Credit Repair is an ongoing process, similar to the development of any other system. A system that works perfectly will need periodic monitoring and regular inspections to make sure the aims of the system are achieved. The exact same is true for repairing one’s credit history, including understanding the various regions of interest which can be reported, identifying the various mistakes which may be created and learning how to repair credit score errors. One of the best ways to raise your credit score is via Credit Repair.
There are several areas that are commonly confused during the credit repair process, the first of which is inaccurate or incomplete information. This can lead to a number of problems, such as the inability to get approved for home, auto and business loans; being diminished for employment; having poor credit report evaluations; not qualifying for insurance; not having the ability to obtain certain professional licenses; and a multitude of other problems. For instance, missing data from a credit report can lower a person’s credit score by up to 200 points. The usual cause of this problem is the failure to report accurate information.
While there are no national laws to protect consumers from inaccurate or incomplete information, the federal trade commission has taken measures to make certain that all consumers have access to fair and accurate reporting. The federal trade commission enacts many rules and guidelines to help Americans understand and avoid common mistakes and the negative consequences of those mistakes. For example, the three largest credit repair bureaus in the United States must inform consumers of the differences between debt settlement and bankruptcy as well as the choices available to them. The commission also requires credit bureaus to provide consumers with reasonable notices regarding changes in credit scores, any negative action that may be taken against them and other important information. One of the biggest issues that consumers face is the failure to properly understand the Fair Credit Reporting Act and its rights.
Under FCRA, creditors are prohibited from making false statements about a consumer’s credit report. However, it doesn’t matter if these statements are true or not. As an example, it is perfectly acceptable for a creditor to report inaccurate negative information on a consumer’s credit report if that creditor reports that information to all the credit reporting bureaus. So, what if a consumer decides to challenge that negative information? Is it officially valid?
This is a tricky question. In theory, it would seem that a creditor has every right to include inaccurate negative things on a consumer’s credit report. But that would mean that the creditor is practicing false advertising. Most credit repair companies dispute negative items on a consumer’s report. If the credit reporting bureaus take the dispute seriously, the creditor will be asked to remove inaccurate negative items. But this will hardly ever happen.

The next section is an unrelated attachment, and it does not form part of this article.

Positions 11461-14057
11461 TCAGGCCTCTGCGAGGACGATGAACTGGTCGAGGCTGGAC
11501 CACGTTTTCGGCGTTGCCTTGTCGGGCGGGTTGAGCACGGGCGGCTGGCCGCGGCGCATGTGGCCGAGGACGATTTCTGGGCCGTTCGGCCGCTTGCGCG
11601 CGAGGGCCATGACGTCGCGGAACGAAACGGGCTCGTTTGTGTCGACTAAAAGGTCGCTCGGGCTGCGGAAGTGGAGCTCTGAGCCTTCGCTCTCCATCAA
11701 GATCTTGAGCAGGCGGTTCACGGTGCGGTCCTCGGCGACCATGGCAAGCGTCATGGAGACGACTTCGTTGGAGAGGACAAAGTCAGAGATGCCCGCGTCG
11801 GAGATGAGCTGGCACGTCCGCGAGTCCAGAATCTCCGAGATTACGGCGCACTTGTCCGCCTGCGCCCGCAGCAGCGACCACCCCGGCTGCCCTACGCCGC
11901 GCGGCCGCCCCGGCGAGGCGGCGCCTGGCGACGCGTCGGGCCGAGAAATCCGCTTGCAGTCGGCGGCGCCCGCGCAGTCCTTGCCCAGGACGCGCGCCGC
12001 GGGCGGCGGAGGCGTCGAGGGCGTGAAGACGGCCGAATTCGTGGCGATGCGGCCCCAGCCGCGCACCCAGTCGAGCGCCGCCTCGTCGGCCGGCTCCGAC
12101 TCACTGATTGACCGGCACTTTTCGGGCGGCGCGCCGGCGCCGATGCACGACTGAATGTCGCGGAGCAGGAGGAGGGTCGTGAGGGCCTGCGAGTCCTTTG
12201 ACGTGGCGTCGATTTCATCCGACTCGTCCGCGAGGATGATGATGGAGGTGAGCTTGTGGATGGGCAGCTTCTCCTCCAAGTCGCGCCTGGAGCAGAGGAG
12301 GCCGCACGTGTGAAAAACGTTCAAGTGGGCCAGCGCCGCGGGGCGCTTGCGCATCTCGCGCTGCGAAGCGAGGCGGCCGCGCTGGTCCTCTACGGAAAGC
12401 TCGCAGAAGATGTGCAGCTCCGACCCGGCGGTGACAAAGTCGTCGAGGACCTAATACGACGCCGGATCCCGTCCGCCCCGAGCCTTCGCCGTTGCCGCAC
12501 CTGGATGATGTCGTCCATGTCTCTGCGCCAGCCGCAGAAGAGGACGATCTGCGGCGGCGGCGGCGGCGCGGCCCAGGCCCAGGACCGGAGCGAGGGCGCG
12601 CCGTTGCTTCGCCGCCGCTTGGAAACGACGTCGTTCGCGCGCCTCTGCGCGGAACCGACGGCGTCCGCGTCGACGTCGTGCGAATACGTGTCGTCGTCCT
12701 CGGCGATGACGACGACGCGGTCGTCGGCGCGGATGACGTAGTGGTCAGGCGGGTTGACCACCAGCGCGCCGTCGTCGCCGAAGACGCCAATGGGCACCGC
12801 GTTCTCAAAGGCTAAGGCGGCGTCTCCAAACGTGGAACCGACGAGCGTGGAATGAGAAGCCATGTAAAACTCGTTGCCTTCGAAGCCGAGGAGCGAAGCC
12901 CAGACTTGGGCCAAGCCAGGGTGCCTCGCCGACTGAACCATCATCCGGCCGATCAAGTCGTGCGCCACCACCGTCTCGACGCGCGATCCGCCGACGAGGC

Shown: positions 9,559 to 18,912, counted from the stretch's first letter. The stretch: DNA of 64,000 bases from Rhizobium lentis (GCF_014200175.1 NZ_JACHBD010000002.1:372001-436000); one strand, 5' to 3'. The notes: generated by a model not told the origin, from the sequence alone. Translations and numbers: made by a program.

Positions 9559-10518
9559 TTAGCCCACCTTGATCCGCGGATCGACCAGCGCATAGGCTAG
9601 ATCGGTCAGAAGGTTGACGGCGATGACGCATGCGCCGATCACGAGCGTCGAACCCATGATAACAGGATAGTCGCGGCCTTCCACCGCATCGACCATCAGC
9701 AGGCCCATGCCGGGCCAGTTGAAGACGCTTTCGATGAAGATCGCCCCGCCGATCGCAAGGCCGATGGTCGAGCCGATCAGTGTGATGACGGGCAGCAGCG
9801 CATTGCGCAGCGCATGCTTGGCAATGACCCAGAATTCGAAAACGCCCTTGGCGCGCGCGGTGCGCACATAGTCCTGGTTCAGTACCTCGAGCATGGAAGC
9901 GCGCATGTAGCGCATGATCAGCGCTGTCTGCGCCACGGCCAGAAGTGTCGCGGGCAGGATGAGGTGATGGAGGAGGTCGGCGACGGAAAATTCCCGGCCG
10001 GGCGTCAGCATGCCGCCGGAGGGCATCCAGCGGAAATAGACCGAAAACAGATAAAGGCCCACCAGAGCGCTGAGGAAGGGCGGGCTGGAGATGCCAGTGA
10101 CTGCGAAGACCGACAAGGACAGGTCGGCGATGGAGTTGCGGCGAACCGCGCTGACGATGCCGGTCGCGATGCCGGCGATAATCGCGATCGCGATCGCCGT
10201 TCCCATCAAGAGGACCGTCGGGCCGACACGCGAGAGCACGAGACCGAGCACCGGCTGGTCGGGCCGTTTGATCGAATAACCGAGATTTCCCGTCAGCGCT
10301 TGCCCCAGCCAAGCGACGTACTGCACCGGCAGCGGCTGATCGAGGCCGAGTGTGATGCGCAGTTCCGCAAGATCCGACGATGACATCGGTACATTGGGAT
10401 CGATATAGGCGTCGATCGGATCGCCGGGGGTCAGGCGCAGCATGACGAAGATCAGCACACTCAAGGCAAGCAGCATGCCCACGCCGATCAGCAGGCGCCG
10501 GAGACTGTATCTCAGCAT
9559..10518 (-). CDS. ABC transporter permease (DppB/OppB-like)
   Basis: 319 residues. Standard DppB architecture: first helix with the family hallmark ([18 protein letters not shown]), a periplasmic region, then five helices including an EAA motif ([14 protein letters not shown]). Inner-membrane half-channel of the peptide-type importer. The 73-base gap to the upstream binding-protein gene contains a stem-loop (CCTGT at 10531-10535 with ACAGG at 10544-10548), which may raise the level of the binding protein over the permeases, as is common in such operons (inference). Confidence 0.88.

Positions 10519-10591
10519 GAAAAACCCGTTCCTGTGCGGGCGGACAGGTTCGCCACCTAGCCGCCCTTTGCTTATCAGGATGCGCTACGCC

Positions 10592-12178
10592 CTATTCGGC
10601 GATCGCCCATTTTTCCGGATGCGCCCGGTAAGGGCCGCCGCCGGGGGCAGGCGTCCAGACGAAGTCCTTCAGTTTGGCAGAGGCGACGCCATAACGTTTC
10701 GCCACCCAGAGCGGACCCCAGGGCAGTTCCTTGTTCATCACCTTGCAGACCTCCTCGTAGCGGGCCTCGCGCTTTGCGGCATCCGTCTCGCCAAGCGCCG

Many credit repair providers will simply instruct their clients not to take action to correct the problem. Why would they do this? If a creditor won’t take steps to correct inaccurate information, the credit bureau is under no obligation to remove inaccurate information. The credit bureau can choose to investigate the dispute and take steps to investigate prior to making a determination. Then it might issue a letter to the creditor notifying them that the information is inaccurate and need to be updated.
This scenario plays out over every day. A consumer decides to purchase a car and does a little bit of research to see what the price will be. After speaking with a dealer, he decides to buy the car. A few months pass by and he predicts the dealer and says the cost he’s offered is much less than what he had been told. He asks for a refund and is told that he can’t get a refund because the credit report contains an error.
The next step would be for him to send a letter to the credit reporting bureau, disputing the errors on his credit report. If he had done this before hiring the credit repair company, he would have been able to generate a formal dispute. If he hadn’t had the help of the credit repair company, he might have had to attempt to make the dispute himself. By using the services of a credit repair company, you’re given the advantage of someone else being able to assist you in this part of credit repair.